Christy Mallory: “We have a situation where federal law is prohibiting these types of discrimination, but state law is mandating these types of discrimination.”

So we’re expecting this to continue. We’re expecting courts to continue to say, “Yes, Title IX prohibits discrimination against transgender students.” And they will increasingly find this, and laws that discriminate against trans students in schools—particularly these athlete bans—will likely fall.

We’re also seeing a shift in the administration’s approach to these issues. The Trump administration had taken the position that Title IX does not prohibit discrimination based on sexual orientation and gender identity. The Biden administration has now reversed that position and says, “Yes, Title IX does prohibit discrimination based on sexual orientation and gender identity, so protects trans students.”

We recently saw guidance to this effect come out of the Department of Justice, and we’re expecting more rules and regulations on this issue. So now we have a situation where federal law is prohibiting these types of discrimination, but state law is mandating these types of discrimination, so there’s also this tension there.

JJ: Yes.

CM: We also saw this come up in Idaho, when they passed their athlete ban last year, and it was challenged very quickly in court, and then was enjoined by a federal judge there in the state. Again, this is another issue, there’s tension: These laws, especially these athlete bans, are likely invalid under federal law. So we expect more court cases to come up. These court cases are expensive to defend. I mean, this is taxpayer money; this is time of state governments, administrative agencies, that are already spread very thin. And so I think that’s something else the states have to keep in mind: Is this worth fighting, given the climate and legal landscape?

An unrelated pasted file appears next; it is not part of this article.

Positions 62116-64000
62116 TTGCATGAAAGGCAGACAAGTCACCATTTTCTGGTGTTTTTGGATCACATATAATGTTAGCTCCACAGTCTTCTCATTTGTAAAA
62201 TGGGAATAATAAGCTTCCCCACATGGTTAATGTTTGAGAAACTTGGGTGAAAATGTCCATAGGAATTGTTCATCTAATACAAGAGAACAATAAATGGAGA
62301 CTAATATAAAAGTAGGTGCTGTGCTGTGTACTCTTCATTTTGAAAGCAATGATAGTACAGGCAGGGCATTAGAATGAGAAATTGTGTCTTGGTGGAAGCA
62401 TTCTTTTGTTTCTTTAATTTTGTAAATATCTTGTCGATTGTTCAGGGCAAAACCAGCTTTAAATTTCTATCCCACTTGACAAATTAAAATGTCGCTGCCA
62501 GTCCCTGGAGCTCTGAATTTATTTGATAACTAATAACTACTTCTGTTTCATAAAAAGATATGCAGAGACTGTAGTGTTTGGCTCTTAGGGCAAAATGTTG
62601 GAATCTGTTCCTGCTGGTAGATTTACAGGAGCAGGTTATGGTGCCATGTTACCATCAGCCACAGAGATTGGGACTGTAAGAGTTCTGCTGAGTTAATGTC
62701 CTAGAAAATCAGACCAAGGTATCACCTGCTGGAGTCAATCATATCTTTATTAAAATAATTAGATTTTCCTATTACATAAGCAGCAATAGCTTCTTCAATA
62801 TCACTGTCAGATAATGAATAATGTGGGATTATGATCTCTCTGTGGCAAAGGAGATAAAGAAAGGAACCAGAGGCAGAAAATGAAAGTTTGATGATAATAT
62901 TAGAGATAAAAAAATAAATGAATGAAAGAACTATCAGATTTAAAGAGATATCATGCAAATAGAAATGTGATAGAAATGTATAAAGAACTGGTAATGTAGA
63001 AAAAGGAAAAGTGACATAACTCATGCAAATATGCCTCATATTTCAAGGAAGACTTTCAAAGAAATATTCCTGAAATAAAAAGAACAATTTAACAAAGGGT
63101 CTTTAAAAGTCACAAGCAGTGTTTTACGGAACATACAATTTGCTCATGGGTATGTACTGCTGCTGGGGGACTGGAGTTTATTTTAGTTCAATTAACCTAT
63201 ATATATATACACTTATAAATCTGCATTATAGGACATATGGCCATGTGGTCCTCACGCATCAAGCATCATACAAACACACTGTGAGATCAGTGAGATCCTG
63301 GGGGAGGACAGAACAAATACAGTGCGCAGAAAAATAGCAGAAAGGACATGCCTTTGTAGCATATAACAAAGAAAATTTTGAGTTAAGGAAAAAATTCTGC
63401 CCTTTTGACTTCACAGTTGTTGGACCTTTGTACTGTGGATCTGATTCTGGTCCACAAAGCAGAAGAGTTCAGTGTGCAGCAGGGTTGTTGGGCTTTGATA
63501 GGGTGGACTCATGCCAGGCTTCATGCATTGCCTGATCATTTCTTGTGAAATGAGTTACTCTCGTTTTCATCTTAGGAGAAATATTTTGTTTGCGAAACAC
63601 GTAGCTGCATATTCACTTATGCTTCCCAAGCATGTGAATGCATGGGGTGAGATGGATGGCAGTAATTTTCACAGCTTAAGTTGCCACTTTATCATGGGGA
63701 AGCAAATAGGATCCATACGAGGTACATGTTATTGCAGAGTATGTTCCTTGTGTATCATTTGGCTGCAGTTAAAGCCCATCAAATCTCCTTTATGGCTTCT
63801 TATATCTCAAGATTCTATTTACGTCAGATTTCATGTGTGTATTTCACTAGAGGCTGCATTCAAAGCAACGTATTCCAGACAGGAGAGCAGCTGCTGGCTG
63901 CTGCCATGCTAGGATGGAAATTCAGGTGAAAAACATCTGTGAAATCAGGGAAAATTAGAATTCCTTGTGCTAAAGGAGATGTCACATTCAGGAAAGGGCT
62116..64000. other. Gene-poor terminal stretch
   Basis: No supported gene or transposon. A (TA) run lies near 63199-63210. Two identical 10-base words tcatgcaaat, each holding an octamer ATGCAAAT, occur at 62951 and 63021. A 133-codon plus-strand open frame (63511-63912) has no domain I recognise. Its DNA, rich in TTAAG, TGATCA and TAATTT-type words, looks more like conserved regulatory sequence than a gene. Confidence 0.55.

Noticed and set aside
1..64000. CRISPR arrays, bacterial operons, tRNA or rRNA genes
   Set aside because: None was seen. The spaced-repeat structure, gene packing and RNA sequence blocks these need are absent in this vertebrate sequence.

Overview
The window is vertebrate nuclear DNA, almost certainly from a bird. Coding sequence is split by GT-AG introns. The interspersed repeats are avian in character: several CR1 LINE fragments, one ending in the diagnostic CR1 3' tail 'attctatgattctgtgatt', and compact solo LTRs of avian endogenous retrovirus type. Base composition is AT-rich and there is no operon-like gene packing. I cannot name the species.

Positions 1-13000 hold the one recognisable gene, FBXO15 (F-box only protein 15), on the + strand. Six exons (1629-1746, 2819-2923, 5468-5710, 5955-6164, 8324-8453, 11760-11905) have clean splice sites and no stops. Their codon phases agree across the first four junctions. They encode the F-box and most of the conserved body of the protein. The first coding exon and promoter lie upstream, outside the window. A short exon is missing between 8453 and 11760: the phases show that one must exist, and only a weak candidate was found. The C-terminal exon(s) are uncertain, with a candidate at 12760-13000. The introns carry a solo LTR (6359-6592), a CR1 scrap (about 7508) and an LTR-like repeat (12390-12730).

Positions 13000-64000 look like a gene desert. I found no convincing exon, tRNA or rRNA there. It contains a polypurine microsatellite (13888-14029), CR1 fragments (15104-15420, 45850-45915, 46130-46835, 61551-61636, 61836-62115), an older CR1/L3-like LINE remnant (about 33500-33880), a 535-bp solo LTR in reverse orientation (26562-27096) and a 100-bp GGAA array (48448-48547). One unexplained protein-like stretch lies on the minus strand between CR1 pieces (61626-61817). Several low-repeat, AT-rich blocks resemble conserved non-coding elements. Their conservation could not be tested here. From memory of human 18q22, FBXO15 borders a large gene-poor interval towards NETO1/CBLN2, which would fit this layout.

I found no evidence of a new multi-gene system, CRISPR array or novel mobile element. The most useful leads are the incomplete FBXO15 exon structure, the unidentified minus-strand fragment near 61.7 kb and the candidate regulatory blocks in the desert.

JJ: I just want to bring you, finally, to media, because I think the fact that the battlefield is legal affects the way that media interpret these stories, and the way they convey this information to the public.

New York Times (3/29/21)

And I want to say, I think it’s meaningful that media are talking about, for example, the rights of “transgender girls,” they’re using that term; because, after all, the premise of much of the legislation is that there’s no such thing as a transgender girl, there’s just a kid who is sick or confused or something. So media are making a certain kind of statement by using proper language. I don’t see reporting giving a great deal of credence to anti-science, anti-medical, anti-trans arguments.

However, because as a news event, it’s a story about partisan lawmaking, it’s still getting framed as a “debate” or as a “culture clash.” So media are still treating the idea of “trans people’s humanity is debatable” as debatable, if you know what I’m saying.

And I kind of want to see what’s around the next corner, where journalists just treat trans people as human beings, and treat any legislative efforts to say something else as what they are. But part of the concern, again, is that if efforts lose in court, that media will present it as somehow meaningful, rather than a need to fight more.